Over the past few years, Baldor has developed relationships with specialty motion control and automation houses. Aside from the products Baldor is most noted for, these solution providers promote a limited catalog of electronically-based drive and motion control products. While these high-tech products are technologically advanced, Baldor has not been wildly successful in capturing large market shares.

Some Baldor distributors are “EASA shops” (Electrical Apparatus Service Association). These folks troubleshoot, service, rewind and remanufacture electric motors. Many of them consider new motor sales as a value-add to their primary business — selling something new when repair is impractical or expensive.

The majority of Baldor’s business comes through power transmission distributors. This group of distributors is historically noted for selling mechanical products. Things like gears, bearings, belts, pulleys and actuators are on their line card. This group matched well with Baldor’s 2007 purchase of Dodge and Reliance from Rockwell Automation.

Now let’s add a bit about ABB’s North American efforts. Even though ABB enjoys massive success globally, their current position in the U.S. market comes nowhere close to mirroring their success elsewhere. In the United States they are best known for their position with AC drives. Here they compete head-to-head with companies like Rockwell Automation, Schneider Electric, Eaton, Toshiba, Yaskawa and others.

ABB has enjoyed marked growth in recent years. However, in many instances they find themselves struggling for distributor mind-share. Often this is complicated because they share the distributor’s line card with other manufacturers. In our mind this creates a great deal of noise in the channel.

What will the future bring? We have a number of thoughts about the distribution situation as these companies combine their place in the market. We have prepared a full report which goes into some detail, but here are a few of the points that must be addressed:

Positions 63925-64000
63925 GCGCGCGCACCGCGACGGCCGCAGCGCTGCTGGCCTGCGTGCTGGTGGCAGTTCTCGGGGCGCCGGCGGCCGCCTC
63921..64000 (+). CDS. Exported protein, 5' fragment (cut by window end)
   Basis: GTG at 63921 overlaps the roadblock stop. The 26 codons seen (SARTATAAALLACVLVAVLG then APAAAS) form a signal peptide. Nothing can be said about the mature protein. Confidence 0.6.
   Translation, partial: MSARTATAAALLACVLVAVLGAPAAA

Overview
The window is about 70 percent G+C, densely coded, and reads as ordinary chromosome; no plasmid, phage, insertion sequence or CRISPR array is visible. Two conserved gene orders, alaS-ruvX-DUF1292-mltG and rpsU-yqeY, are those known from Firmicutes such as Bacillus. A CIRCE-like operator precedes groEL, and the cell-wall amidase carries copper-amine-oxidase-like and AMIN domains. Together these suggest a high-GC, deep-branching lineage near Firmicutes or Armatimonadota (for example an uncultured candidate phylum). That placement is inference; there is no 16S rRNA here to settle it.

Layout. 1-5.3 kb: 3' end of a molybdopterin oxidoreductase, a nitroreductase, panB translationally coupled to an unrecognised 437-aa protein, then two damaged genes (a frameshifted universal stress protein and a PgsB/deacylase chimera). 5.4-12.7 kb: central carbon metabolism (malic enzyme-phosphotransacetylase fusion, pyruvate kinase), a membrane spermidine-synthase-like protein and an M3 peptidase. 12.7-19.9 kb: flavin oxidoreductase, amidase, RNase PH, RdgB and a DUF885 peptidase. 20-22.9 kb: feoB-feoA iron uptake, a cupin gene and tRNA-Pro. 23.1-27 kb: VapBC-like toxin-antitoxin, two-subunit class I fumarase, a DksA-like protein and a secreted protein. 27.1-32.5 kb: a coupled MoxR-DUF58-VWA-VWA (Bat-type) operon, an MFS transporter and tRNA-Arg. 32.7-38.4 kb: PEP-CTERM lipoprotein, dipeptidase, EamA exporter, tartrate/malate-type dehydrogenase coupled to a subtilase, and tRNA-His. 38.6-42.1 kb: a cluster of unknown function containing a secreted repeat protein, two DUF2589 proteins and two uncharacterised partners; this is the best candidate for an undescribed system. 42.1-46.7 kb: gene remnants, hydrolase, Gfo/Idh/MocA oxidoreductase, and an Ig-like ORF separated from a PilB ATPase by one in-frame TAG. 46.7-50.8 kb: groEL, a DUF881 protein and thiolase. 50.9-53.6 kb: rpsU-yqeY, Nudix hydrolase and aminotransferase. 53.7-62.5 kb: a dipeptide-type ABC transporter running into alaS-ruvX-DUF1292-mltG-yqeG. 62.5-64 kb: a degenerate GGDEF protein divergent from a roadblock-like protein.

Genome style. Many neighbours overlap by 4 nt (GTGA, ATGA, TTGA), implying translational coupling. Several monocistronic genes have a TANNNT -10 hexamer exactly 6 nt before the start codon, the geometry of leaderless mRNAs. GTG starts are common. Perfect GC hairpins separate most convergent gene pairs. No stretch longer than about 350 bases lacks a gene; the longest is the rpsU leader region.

Develop a multi-tier channel strategy. Clearly not every Baldor distributor is capable of adding value in ABB’s technical products. They will need to sort out which distributors have the ability to expand into in offerings.

Determine who sells and who takes orders. In order to achieve maximum channel benefit they will need to know which companies have the technical resources to find new applications, solve customer issues and grow the market. Based on the comments coming from a recent PTDA Motion Control Panel Discussion, market makers are more important than shopping centers.

Leverage their new position to increase distributor mind-share. It’s not uncommon for distributors in the electric motor and power transmission business to represent multiple manufacturers. When that happens, distributor mindshare is hard to control.

It’s going to be interesting to watch how all of this unfolds. I believe the next year has the potential to reshape a great deal of the way industrial motion and automation products are sold. This will spill over into electrical distribution as well. In the September edition of Electrical Wholesaling we highlighted the merging worlds of power-transmission and electrical distribution. We believe this proposed acquisition will serve to escalate the situation and bring further change to our world as distributors.

River Heights Consulting has prepared a full report on the proposed ABB/Baldor deal. Contact us via email at [email protected].